One of the features of this Resources document is a brief review of the various mentions of animal welfare by the UN and other IGOs. For example, the UN General Assembly launched a program titled “Harmony with Nature” in 2009 that requests the UN Secretary-General to produce an annual “Harmony with Nature” report. The 2020 version of this report includes an extensive review of various “Rights of Nature” developments worldwide. There are several other mentions of the importance of animal welfare by other IGOs, including the following excerpt from The Future is Now, a 2019 UN General Assembly report on progress towards the SDGs. On page 117, the report notes that animal welfare was an unanticipated issue when the 2030 sustainable development agenda was drawn up. The report states:-

“The clear links between human health and well-being and animal welfare is increasingly being recognized in ethics- and rights-based frameworks. Strong governance should safeguard the well-being of both wildlife and domesticated animals with rules on animal welfare embedded in transnational trade.”

It is somewhat surprising how many mentions of animal welfare and its importance are found in existing UN, and IGO reports.

WellBeing International plans to continue to add to the current Nexus Resources Document as new information is identified or published. Its new Special Nexus Repository “Exhibit” is available where interested persons can find the latest version of the Resources document and a range of supporting documents.

International institutions’ production of “nexus” reports is evolving into an established discipline in its own right. Such “nexus” reports usually aim to establish the links in complex systems (especially those involving environmental sustainability), to identify the directionality of those links (what conditions “cause” which outcomes), and to determine how strong the evidence supporting any specific link is. For example, the current WellBeing International Nexus Resources Document includes three appendices that address links. These links include animal welfare and climate change, human behaviors and biodiversity loss, and a discussion of the impact of external costs (such as pollution caused by manure from intensive agriculture facilities) on the available links.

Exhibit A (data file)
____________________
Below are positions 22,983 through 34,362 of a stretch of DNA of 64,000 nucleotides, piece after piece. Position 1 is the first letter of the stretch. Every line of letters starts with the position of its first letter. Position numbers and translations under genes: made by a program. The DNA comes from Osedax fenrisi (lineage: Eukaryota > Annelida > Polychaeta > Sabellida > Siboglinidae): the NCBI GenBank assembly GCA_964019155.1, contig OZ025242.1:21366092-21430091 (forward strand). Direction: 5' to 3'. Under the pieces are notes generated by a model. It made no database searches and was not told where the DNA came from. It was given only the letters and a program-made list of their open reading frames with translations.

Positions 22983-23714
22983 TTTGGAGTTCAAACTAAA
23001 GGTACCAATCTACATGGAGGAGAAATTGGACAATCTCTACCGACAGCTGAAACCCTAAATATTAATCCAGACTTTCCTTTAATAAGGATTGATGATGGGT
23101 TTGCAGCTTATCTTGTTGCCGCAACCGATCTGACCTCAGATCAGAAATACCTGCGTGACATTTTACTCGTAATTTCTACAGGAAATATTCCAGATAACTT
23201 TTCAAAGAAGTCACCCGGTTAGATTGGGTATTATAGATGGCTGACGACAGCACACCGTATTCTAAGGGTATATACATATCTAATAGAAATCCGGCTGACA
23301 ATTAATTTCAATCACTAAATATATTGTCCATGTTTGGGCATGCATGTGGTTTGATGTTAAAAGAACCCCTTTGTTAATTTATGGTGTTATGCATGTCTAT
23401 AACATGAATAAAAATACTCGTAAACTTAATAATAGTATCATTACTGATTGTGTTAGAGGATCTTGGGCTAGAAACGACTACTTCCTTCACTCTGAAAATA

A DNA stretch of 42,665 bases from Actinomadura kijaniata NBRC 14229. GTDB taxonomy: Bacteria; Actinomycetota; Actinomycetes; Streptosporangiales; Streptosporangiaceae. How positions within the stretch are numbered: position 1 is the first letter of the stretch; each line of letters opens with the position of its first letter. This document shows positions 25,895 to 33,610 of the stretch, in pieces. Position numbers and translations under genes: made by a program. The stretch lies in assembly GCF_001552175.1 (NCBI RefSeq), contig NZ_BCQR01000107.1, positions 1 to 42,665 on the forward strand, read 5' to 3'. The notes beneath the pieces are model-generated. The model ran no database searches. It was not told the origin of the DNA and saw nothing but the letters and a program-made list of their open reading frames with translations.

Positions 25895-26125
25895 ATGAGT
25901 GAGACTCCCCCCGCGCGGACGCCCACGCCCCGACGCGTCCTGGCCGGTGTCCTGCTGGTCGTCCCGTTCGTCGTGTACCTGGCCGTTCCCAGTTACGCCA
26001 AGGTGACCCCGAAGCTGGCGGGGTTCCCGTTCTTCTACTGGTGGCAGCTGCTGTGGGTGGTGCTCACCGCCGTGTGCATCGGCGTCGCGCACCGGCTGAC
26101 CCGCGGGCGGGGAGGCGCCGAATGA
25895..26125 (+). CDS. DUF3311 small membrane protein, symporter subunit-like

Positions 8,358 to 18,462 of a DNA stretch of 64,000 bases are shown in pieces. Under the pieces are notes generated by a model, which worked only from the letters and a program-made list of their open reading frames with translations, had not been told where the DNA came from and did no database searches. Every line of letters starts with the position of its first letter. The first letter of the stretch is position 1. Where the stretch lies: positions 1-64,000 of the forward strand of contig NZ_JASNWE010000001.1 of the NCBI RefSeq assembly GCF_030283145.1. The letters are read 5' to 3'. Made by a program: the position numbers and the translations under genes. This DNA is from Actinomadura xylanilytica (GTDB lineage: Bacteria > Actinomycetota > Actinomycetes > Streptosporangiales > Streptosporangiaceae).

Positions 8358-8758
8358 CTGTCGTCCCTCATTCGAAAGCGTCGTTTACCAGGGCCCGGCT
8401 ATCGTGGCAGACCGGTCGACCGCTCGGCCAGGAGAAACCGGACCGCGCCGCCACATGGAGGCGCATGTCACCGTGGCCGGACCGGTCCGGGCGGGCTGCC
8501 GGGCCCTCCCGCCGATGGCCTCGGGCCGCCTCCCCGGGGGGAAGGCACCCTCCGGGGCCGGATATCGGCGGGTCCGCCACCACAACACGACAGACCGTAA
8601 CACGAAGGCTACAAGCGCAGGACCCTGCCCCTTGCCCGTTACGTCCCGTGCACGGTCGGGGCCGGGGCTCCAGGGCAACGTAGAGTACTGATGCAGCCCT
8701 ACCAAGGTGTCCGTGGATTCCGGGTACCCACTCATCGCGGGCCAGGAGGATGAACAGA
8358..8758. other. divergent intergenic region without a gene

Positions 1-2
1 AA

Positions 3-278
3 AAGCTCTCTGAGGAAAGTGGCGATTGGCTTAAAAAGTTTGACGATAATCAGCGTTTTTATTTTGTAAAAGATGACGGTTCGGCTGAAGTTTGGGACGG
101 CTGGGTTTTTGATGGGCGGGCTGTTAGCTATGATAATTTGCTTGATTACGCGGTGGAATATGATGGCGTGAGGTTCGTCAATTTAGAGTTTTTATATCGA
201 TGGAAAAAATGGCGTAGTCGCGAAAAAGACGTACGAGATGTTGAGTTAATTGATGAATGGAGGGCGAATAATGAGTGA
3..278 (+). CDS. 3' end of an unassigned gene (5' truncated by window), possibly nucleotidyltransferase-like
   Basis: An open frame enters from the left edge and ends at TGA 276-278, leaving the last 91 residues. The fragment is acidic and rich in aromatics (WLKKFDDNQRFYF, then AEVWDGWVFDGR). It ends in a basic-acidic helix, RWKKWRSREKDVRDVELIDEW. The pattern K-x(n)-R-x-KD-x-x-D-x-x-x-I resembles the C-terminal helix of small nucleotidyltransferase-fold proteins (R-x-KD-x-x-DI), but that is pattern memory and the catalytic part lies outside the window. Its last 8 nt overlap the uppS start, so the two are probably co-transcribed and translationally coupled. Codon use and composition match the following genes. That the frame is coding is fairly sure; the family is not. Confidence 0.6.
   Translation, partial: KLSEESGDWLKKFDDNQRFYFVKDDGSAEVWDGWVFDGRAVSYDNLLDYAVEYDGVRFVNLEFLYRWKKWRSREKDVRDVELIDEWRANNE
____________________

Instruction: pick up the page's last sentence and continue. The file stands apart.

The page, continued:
The foundational premise for WellBeing International is that the health and well-being of people, animals, and the environment are closely connected and interdependent. One cannot focus on one of the three elements without including the others. The UNEP Resolution affirms this premise. WellBeing International is committed to seeing the Resolution’s report published.